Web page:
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YOUR HEALTH: Using lasers to fight seizures

The minimally invasive procedure also has fewer lasting side effects.

NEPTUNE, New Jersey — Three and a half million Americans have epilepsy – a condition where abnormal activity in the brain causes seizures, which are periods of time where a person loses awareness. When medications don’t work to minimize seizures, surgery may become the only option. Now, there’s a minimally invasive brain surgery that is giving people their lives back.

Skye Cotler was a competitive cheerleader at Rutgers University, and she was on her way to a concert with family and friends when her world changed without warning.

“One of my friends noticed that I was turning blue or purple and that's the last thing I remember,” Skye recalls.

Skye woke up in an ambulance and when she got to the hospital, doctors determined she had a benign tangle of blood vessels in her brain that would bleed, causing seizures. Doctors recommended major brain surgery to correct the problem.

Skye thought, “They were going to shave part of my head and go in that way.”

Invasive brain surgery would have diminished the risk of seizures but also meant Skye could have lifelong migraines and other side effects. Ten days before her scheduled surgery, Skye found Dr. Shabbar Danish, a neurosurgeon at the Jersey Shore University Medical Center.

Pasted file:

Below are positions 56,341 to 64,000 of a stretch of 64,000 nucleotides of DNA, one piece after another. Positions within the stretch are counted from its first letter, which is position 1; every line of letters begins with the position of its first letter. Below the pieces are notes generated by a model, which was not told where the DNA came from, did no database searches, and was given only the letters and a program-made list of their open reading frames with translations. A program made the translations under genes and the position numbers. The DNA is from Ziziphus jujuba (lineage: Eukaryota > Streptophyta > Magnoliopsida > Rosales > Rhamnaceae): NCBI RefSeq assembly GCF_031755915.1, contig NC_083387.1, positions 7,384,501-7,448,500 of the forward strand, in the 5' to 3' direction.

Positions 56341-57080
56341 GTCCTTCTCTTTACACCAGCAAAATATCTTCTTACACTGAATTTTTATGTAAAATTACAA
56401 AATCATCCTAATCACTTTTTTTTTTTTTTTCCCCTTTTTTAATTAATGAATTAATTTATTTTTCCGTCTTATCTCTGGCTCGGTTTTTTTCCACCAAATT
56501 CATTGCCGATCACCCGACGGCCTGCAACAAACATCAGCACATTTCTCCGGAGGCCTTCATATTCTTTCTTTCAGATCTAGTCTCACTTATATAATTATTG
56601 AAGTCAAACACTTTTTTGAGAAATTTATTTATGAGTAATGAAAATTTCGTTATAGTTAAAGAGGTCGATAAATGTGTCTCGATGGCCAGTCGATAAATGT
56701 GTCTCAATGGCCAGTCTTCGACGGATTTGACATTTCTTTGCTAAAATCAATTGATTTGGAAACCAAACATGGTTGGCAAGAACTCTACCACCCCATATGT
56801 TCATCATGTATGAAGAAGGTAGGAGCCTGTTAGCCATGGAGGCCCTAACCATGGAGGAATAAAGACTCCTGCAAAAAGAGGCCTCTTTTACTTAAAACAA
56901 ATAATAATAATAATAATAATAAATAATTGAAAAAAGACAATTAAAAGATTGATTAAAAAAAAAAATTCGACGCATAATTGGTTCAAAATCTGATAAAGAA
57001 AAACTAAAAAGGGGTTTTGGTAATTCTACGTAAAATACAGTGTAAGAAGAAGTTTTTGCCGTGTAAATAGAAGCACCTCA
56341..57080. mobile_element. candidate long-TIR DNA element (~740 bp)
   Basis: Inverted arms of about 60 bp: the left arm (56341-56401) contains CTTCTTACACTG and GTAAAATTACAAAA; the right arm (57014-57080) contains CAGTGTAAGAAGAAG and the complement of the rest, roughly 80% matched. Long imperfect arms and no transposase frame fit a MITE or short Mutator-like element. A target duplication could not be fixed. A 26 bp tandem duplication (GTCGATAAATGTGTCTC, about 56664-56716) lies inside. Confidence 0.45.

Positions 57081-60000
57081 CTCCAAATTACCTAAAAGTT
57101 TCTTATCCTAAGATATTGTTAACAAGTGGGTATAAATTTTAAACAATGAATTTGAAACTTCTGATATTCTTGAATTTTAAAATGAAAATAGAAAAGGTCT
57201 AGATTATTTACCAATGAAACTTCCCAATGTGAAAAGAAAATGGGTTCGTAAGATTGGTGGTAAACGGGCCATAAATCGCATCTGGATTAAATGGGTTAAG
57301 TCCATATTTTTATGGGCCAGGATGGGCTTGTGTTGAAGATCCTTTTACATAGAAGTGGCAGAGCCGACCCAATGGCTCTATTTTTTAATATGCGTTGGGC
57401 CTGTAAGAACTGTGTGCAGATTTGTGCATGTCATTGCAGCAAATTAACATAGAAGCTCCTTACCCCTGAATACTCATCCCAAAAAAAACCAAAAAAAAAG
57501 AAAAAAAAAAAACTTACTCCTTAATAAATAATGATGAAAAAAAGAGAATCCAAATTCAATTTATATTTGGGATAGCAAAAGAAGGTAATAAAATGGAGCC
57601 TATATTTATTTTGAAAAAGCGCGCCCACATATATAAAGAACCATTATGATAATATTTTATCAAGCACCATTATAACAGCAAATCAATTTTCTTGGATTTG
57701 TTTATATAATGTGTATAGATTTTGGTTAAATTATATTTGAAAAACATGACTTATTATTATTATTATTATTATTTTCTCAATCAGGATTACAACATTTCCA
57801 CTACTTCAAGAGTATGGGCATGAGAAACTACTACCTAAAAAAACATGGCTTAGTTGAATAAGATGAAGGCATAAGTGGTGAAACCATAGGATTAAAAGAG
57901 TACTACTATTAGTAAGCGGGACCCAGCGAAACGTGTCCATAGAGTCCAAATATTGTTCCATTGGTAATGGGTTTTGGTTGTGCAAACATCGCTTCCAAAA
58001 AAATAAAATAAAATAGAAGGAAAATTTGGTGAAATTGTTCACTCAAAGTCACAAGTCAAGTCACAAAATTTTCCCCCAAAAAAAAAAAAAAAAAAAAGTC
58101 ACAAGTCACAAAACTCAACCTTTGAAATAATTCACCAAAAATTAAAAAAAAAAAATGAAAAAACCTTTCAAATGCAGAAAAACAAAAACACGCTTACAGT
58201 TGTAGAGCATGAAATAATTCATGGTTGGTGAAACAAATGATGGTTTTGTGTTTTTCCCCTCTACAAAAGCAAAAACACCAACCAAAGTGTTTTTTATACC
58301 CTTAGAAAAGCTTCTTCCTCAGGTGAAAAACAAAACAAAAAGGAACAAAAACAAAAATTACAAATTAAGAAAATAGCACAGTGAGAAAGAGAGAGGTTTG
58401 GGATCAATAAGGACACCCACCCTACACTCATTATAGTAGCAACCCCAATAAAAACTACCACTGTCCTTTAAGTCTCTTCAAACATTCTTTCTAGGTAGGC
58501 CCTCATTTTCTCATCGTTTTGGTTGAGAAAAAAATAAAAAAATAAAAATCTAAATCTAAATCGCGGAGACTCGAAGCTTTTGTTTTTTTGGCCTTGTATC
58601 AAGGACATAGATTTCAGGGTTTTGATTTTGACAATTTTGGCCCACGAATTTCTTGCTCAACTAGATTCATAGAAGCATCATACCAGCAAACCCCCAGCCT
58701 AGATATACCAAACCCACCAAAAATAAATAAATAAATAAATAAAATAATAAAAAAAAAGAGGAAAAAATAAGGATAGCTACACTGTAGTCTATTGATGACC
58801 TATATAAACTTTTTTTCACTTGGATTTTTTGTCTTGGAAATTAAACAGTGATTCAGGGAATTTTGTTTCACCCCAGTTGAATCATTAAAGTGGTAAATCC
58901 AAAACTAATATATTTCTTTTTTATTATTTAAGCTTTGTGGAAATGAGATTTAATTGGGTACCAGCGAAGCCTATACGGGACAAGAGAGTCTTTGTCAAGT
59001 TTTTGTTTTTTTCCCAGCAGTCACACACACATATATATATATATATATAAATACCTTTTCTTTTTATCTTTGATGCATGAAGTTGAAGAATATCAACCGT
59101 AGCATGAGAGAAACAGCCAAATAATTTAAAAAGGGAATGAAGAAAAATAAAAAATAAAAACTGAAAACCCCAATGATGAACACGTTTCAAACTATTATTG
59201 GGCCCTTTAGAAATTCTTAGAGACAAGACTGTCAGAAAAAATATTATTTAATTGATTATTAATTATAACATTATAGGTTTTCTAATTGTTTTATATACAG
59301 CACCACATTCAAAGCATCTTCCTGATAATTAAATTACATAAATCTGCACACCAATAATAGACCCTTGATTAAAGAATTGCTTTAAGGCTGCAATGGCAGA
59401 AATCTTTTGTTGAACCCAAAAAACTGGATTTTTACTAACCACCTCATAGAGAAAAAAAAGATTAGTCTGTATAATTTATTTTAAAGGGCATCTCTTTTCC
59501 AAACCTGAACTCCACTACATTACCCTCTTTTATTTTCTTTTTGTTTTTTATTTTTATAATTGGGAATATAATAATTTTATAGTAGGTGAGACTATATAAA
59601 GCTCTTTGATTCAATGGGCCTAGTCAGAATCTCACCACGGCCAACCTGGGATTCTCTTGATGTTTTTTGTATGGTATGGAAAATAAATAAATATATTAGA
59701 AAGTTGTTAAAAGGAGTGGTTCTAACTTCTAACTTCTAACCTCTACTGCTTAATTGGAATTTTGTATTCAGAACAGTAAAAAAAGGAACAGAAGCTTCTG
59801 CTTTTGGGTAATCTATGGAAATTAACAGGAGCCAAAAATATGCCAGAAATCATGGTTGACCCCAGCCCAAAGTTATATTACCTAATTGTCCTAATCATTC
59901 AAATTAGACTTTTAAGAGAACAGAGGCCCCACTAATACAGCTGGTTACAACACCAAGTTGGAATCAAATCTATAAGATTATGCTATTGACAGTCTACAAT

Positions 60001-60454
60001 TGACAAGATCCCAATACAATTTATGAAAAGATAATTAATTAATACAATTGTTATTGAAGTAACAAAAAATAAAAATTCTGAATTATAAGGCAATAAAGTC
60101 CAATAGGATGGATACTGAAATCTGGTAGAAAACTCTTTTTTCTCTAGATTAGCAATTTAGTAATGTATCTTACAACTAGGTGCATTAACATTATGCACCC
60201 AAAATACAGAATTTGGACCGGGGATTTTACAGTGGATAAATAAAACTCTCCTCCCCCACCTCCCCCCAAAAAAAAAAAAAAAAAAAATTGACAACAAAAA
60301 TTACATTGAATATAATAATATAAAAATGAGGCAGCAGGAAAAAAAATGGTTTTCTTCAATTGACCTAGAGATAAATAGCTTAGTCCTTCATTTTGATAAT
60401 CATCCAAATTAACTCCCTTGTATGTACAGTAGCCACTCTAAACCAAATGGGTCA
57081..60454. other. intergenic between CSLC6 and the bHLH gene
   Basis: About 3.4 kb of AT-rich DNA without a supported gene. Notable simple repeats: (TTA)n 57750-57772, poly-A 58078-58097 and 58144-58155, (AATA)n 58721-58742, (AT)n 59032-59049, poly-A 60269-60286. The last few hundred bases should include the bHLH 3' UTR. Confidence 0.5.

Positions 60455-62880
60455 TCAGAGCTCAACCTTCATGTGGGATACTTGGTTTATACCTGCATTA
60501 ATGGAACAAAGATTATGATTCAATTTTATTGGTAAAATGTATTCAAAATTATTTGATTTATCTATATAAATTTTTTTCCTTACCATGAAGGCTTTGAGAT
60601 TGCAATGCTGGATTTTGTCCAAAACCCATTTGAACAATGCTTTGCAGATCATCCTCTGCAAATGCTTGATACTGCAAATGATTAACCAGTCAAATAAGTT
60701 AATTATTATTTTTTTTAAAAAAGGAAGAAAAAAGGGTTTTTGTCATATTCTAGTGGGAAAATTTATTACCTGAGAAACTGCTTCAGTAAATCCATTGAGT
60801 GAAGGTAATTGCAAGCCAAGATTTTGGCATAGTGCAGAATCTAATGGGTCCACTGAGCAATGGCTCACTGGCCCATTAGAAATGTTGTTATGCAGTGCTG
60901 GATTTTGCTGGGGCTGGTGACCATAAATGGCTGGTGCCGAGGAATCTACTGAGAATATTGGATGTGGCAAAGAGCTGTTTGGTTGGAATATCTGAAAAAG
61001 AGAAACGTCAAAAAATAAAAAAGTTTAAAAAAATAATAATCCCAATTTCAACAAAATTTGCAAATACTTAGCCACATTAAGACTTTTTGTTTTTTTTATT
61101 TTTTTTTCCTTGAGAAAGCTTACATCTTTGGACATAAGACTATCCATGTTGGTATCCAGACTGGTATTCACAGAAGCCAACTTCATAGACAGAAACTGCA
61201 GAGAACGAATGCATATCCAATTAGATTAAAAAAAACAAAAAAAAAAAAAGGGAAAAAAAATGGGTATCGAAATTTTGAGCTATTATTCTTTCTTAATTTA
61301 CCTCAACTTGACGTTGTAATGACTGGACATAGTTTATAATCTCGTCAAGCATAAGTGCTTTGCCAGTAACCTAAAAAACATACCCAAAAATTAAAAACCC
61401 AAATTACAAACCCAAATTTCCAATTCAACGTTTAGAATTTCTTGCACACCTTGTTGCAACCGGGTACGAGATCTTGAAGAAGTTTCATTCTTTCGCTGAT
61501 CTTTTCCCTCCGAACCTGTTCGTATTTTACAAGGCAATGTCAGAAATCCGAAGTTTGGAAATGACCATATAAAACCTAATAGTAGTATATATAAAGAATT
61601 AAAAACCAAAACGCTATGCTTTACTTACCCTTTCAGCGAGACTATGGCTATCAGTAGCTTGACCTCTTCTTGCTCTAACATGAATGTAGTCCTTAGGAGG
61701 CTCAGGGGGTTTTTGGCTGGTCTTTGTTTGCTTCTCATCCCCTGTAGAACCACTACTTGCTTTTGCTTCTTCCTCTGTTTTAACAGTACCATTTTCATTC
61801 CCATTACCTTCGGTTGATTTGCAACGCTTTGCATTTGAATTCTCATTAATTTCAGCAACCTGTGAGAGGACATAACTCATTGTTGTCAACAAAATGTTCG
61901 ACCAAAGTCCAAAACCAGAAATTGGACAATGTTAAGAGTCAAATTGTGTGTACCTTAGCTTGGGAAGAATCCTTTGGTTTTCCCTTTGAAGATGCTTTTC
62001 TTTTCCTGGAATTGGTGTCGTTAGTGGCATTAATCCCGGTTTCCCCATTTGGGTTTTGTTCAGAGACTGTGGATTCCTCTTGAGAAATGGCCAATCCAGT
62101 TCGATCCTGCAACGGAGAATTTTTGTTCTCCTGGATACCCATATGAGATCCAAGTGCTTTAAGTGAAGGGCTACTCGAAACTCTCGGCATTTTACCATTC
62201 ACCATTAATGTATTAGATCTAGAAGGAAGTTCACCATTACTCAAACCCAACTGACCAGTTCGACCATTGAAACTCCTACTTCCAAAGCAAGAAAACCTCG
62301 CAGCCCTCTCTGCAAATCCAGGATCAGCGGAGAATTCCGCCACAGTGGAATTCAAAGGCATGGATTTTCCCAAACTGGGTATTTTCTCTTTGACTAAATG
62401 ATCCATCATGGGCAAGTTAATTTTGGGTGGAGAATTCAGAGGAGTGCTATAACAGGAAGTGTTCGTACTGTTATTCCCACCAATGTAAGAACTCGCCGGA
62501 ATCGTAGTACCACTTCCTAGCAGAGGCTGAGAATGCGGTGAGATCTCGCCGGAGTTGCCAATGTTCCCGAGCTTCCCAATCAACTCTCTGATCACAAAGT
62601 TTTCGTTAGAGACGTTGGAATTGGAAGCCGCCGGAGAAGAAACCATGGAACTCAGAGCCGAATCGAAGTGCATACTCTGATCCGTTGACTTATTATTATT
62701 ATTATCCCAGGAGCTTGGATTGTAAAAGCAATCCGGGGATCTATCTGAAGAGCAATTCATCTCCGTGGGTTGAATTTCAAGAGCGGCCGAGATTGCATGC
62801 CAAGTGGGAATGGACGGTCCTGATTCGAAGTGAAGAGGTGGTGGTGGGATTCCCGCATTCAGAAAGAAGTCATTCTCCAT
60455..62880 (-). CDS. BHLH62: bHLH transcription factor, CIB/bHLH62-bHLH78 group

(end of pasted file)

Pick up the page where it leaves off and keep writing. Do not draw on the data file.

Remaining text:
Dr. Danish and his team use a special laser therapy called MRI Laser Interstitial Thermal Therapy, or LITT. Surgeons drill a hole about an eighth of an inch wide and insert a special laser into the skull.

“The laser is a very small fiber, probably, thinner than the end of a ballpoint pen,” Dr. Danish explains.

Surgeons use MRI guidance to find the precise area of the brain they need to treat. When the laser is heated to between 113- and 140-degrees Fahrenheit, it causes treated cells to die.

“The next morning, I was standing, walking around but it was crazy because if I had gotten the regular craniotomy, I would've been out for a week or two weeks,” Skye exclaims.

Now, Skye is healthy and living life seizure-free with no restrictions.

If this story has impacted your life or prompted you or someone you know to seek or change treatments, please let us know by contacting Denise Hnytka at denise.hnytka@wqad.com or Marjorie Bekaert Thomas at mthomas@ivanhoe.com.

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